Fans of Dirty Dancing are sure to remember how palpable the onscreen chemistry between Jennifer Gray and Patrick Swayze was.
Now, Grey is sharing even more details about filming the 1987 classic, including how she initially got on with the late Swayze.
Prior to the pair starring in Dirty Dancing together, the duo actually appeared alongside each other in the 1984 film, Red Dawn. And it was during that experience that Grey didn’t have the most ideal experience working with Swayze.
“Patrick was playing pranks on me and everybody,” Grey explained on The View. “It was just, like, macho, and I just couldn’t take it. I was just like, ‘Please, this guy, that’s enough with him’.”
So, when she heard that Swayze was about to be signed on as her love interest in Dirty Dancing years later, she was opposed to having to work with him again.
During their screen test, Grey opened up about how Swayze felt the tension between them and pulled her aside to clear the air.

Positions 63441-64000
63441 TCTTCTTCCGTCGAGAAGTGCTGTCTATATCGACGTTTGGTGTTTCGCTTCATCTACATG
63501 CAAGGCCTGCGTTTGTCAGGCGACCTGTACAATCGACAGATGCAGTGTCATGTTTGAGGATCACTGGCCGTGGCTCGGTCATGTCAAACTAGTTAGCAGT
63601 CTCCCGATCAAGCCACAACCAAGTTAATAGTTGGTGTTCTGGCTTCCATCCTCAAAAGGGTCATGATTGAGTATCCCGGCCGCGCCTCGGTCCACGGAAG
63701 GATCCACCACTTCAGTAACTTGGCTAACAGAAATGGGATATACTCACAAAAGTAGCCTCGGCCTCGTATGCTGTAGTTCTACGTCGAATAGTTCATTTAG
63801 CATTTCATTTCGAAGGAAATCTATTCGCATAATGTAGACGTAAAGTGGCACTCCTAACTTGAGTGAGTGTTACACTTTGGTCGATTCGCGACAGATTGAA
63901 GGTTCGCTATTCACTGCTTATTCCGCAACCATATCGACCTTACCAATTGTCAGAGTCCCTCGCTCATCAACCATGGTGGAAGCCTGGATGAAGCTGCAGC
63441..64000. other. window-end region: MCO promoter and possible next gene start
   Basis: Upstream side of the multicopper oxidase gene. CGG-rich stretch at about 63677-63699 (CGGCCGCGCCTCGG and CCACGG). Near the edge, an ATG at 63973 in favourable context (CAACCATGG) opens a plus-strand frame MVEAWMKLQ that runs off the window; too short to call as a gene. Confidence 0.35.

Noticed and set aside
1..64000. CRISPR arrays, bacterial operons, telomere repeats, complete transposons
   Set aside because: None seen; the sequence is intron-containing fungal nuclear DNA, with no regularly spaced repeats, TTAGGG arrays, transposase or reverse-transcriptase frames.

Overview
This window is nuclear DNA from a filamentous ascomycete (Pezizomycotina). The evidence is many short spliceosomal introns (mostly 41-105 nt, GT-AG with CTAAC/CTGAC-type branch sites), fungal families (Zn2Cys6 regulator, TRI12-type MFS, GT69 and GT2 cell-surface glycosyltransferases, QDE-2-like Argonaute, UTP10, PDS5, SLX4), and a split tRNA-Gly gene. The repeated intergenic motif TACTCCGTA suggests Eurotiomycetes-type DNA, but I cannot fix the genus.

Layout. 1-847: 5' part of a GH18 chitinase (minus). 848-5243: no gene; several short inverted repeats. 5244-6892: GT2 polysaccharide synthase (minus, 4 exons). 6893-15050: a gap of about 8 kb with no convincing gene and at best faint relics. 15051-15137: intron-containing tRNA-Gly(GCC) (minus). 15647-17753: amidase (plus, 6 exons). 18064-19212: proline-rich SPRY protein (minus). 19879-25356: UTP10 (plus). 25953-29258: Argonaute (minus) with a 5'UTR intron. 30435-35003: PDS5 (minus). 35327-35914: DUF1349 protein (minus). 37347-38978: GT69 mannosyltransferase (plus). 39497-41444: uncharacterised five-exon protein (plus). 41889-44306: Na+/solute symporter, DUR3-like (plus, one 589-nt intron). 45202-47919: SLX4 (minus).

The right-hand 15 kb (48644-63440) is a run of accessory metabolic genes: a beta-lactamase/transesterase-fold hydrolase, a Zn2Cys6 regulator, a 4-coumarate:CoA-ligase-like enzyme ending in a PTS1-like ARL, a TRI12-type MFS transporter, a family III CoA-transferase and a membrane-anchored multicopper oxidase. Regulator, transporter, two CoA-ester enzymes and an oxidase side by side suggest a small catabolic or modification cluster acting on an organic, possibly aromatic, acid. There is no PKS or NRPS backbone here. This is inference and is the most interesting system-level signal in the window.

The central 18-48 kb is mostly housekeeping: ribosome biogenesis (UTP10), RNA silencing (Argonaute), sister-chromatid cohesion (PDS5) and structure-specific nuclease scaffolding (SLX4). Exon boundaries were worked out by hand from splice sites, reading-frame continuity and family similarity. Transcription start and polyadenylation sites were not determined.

“He pulled me down the hall and said to me, ‘I love you, I love you, and I’m so sorry. And I know you don’t want me to do the movie,’ ” the actress recalled.
“And he got the tears in his eyes. And I got the tears in my eyes—not for the same reason. I was like, ‘Oh, this guy’s working me’,” Grey said, adding, “And he goes, ‘We could kill it—we could kill it if we did this’.”
While she remained sceptical, her opinion on Swayze began to change when she realised how much chemistry they had when reading lines for the movie. And clearly, she wasn’t wrong.
“We go in there and he takes me in his arms and I was like, ‘Oh, boy. I’m done’,” she admitted, adding, “There was no competition. He was, like, the easy chair I’d been dreaming of my whole life”.
In Dirty Dancing, fans will remember that Grey starred as Frances “Baby” Houseman, a teenager who meets dance instructor Johnny Castle (played by Swayze) at a resort in the summer of 1963.
With a sequel of the dance film on the way, Grey confirmed that she’ll be returning to her iconic role, explaining that the film won’t try to recapture the chemistry that she had with Swazye, who passed away from pancreatic cancer in 2009.
“All I can say is there is no replacing anyone who’s passed—you never try to repeat anything that’s magic like that,” she told People. “You just go for something different.”
“It was about innocence and the way that innocence is lost and how people explode into a different iteration of themselves.”
Here’s hoping “Come here, lover boy” makes another appearance.